• Poached Eggs (La locanda dell'uovo – Eurovo) Crack the eggs when the water boils, and drop them in from a very short distance. When the white coagulates and the yolk stops quivering, remove them with a slotted spoon and flavor with salt, pepper, cheese and butter.... 
  • Crescioni (La Piadina – i piadinari) Why they are called "crescioni" and not spinach fritters, I have no idea. I know that the spinach is cooked as it normally is, that is, without water, then squeezed well and coarsely chopped into a soffritto of olive oil, garlic, parsley, salt and pepper. Then it is seasoned with a little concentrated must and raisins, from which the seeds have been removed....
  • Stuffed Potato Nuggets – potato cake (Bistrot della patata – Pizzoli) 300 grams (about 10-1/2 ounces) of potatoes • 2 heaping tablespoons of grated Parmesan cheese • 2 eggs • A dash of nutmeg • Flour, as much as needed.... This dish, like the one in recipe 443, can be served as an entremets or with cotechino or zampone. • 500 grams (about 1 pound) of nice, big, starchy potatoes • 50 grams (about 1 2/3 ounces) of butter • 1/2 a glass of fresh milk or heavy cream • 2 tablespoons of grated Parmesan cheese • 2 eggs • Salt to taste....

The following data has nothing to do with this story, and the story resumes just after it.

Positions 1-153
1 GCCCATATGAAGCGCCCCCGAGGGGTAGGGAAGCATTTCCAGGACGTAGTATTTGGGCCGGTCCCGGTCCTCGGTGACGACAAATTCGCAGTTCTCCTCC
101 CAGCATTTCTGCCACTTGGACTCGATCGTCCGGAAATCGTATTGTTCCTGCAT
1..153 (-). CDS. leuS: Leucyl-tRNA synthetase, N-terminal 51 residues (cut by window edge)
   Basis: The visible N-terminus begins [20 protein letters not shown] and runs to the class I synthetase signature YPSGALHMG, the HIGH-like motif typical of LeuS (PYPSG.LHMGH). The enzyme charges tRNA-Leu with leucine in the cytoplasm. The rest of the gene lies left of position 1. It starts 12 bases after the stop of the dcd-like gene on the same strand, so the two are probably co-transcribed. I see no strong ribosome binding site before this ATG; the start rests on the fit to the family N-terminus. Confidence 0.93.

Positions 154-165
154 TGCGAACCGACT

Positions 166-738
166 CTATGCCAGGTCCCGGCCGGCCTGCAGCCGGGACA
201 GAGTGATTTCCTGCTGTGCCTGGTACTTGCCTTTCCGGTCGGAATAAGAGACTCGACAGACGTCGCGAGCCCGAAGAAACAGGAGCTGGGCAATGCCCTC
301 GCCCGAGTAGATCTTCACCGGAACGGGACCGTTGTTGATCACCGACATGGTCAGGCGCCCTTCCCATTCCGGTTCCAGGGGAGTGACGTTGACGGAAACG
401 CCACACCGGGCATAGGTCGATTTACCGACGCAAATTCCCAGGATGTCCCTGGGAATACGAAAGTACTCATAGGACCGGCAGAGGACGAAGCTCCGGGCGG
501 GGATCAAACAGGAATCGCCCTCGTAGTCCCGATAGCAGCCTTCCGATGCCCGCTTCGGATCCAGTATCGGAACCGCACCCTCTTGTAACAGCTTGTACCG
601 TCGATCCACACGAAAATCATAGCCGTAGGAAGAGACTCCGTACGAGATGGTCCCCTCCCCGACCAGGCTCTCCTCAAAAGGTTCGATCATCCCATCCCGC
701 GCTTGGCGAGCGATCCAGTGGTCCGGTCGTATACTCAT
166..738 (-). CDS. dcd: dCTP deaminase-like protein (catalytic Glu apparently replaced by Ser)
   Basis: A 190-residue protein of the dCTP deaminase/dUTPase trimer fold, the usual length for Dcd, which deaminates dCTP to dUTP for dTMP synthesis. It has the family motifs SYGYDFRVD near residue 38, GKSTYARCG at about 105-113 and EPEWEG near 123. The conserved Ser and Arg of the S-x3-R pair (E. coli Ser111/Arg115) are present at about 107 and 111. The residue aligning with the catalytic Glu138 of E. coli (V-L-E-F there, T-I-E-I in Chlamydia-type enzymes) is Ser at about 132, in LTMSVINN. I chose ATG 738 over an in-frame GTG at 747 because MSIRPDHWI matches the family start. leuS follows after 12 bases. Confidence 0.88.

• Sausage with Eggs (Birreria – Baladin) Eggs and sausages together do not make for bad company, nor for that matter does diced bacon. Since the eggs are somewhat bland, and the sausages or bacon are very savory, their marriage produces a taste that delights many, even though we are talking about ordinary dishes....
  • Meatballs (La carne – Zivieri – La Granda) Do not think for a moment that I would be so pretentious as to tell you how to make meatballs. This is a dish that everyone knows how to make, beginning with the jackass, which was perhaps the first to provide the model for the meatball for the human race. My sole intention is to tell you how to prepare them when you have leftover boiled meat. Should you wish to make them more simple, or with raw meat, you will not need as much seasoning....